I have no doubt that your religious friends and neighbors are wonderful people. But if their religion takes the form of intolerance for others as opposed to love for others, then I could not be more glad that they are part of a shrinking minority.

      If one has a deep faith in Christianity, why not emulate Jesus? Pope Francis seems to be doing a pretty good job of it.

      Alexi

      • Robert March 10, 2014 at 5:06 pm #

        Funny how Pope Francis and Catholics are no fans of your beloved Obamacare and its mandatory contraception and abortion coverage. And Jesus, while offering forgiveness, said, “Go and sin no more.” I think liberals like the church so long as it is warm and fuzzy and talks about love in a way that doesn’t speak against any particular lifestyle choices, but that isn’t biblical Christianity (or Judaism or Islam or any other major religion).

        As for Obama’s foreign policy, I see a lot of “hope and change” being offered to pro-democracy activists in democratic countries but not much support once they put themselves on the line. Miscalculation and over-selling U.S. support characterizes his naïve policy, and allies are realizing that under Obama, the U.S. is a weak reed to lean on. This is not making the world a safer or better place.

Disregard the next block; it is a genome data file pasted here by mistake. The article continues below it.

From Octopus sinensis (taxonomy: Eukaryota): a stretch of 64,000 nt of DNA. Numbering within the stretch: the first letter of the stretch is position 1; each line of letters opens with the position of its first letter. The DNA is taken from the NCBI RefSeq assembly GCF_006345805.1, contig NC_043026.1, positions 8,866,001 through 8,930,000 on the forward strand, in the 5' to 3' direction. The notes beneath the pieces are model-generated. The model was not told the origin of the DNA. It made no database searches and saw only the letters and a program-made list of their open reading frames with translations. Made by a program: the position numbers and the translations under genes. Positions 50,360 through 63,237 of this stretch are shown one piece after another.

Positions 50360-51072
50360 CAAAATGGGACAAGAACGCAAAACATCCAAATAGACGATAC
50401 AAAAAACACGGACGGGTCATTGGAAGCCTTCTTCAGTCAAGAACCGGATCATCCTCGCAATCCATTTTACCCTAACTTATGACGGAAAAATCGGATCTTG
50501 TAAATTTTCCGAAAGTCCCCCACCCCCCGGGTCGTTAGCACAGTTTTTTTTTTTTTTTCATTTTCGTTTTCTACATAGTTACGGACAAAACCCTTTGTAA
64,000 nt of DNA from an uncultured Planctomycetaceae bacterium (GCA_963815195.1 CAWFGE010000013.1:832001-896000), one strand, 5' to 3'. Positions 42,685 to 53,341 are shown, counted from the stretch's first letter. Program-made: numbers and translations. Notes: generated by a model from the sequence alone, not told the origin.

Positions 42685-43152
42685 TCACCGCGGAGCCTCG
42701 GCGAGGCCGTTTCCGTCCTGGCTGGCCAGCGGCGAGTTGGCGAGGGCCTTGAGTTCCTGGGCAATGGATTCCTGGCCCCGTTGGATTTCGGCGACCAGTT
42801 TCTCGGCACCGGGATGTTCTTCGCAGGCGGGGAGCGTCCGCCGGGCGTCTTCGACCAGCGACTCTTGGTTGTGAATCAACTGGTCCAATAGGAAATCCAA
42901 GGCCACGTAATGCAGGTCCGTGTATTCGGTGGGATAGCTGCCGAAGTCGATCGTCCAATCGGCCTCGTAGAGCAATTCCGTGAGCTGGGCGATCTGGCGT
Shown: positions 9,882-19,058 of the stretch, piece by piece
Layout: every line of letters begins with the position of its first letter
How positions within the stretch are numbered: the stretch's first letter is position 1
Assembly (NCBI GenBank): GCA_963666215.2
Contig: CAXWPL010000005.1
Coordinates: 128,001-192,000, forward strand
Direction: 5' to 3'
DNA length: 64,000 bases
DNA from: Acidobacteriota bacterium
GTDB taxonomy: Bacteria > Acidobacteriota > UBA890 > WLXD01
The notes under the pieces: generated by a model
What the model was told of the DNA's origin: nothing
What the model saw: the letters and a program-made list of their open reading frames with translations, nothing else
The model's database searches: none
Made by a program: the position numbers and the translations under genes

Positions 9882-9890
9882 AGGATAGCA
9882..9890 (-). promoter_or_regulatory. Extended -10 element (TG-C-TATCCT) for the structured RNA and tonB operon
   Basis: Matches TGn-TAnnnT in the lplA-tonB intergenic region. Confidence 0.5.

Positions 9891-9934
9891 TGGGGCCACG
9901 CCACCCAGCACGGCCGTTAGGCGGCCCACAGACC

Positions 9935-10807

For insiders’ views on the Ukraine and U.S. loss of credibility, please read these short pieces: http://www.mauldineconomics.com/outsidethebox/ukraine-three-views

        • Miles Dividend M.D. March 10, 2014 at 8:19 pm #

          Robert,

          As an agnostic Jew, I have no stake in what the New Testament says on a religious basis. To me it is another book, and Jesus another character. And I find him to be a likable character, though
          he was definitely more liberal than I will ever be.

          Perhaps the Golden rule is “warm and fuzzy,”and my liberal weakness for warm and fuzzy things makes me think there is some wisdom in it. Since it is so in conflict with the judgmental and anti-compassionate worldview of your fundamentalists, perhaps they should erase it from the Bible?

          Please share with me where Pope Francis has spoken negatively about Obamacare. I must’ve missed it.

          If you would like I would be happy to share his numerous quotations that fall under the rubric of “socialism”in the modern conservative lexicon.

          Alexi

          • Robert March 10, 2014 at 9:56 pm #